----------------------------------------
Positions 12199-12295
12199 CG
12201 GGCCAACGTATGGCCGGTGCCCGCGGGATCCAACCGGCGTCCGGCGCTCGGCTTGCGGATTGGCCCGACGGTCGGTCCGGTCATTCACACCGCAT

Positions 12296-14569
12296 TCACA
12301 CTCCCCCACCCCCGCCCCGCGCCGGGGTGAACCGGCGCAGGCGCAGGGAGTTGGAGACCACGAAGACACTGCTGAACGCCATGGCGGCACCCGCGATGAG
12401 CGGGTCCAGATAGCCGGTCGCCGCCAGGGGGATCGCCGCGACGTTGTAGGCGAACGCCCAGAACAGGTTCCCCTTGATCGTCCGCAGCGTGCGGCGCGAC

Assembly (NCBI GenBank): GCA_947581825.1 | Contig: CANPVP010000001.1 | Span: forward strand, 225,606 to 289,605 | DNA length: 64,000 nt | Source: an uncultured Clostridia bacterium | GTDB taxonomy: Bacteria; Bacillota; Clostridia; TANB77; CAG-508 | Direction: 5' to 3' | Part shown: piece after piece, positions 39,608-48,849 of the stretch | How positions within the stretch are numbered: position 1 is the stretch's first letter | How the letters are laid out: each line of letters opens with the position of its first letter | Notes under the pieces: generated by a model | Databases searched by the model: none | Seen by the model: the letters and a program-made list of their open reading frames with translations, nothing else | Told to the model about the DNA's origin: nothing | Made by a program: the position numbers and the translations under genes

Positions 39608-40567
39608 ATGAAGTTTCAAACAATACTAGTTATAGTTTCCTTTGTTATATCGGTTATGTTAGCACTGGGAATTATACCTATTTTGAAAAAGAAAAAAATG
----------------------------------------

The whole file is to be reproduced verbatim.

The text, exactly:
Positions 12199-12295
12199 CG
12201 GGCCAACGTATGGCCGGTGCCCGCGGGATCCAACCGGCGTCCGGCGCTCGGCTTGCGGATTGGCCCGACGGTCGGTCCGGTCATTCACACCGCAT

Positions 12296-14569
12296 TCACA
12301 CTCCCCCACCCCCGCCCCGCGCCGGGGTGAACCGGCGCAGGCGCAGGGAGTTGGAGACCACGAAGACACTGCTGAACGCCATGGCGGCACCCGCGATGAG
12401 CGGGTCCAGATAGCCGGTCGCCGCCAGGGGGATCGCCGCGACGTTGTAGGCGAACGCCCAGAACAGGTTCCCCTTGATCGTCCGCAGCGTGCGGCGCGAC

Assembly (NCBI GenBank): GCA_947581825.1 | Contig: CANPVP010000001.1 | Span: forward strand, 225,606 to 289,605 | DNA length: 64,000 nt | Source: an uncultured Clostridia bacterium | GTDB taxonomy: Bacteria; Bacillota; Clostridia; TANB77; CAG-508 | Direction: 5' to 3' | Part shown: piece after piece, positions 39,608-48,849 of the stretch | How positions within the stretch are numbered: position 1 is the stretch's first letter | How the letters are laid out: each line of letters opens with the position of its first letter | Notes under the pieces: generated by a model | Databases searched by the model: none | Seen by the model: the letters and a program-made list of their open reading frames with translations, nothing else | Told to the model about the DNA's origin: nothing | Made by a program: the position numbers and the translations under genes

Positions 39608-40567
39608 ATGAAGTTTCAAACAATACTAGTTATAGTTTCCTTTGTTATATCGGTTATGTTAGCACTGGGAATTATACCTATTTTGAAAAAGAAAAAAATG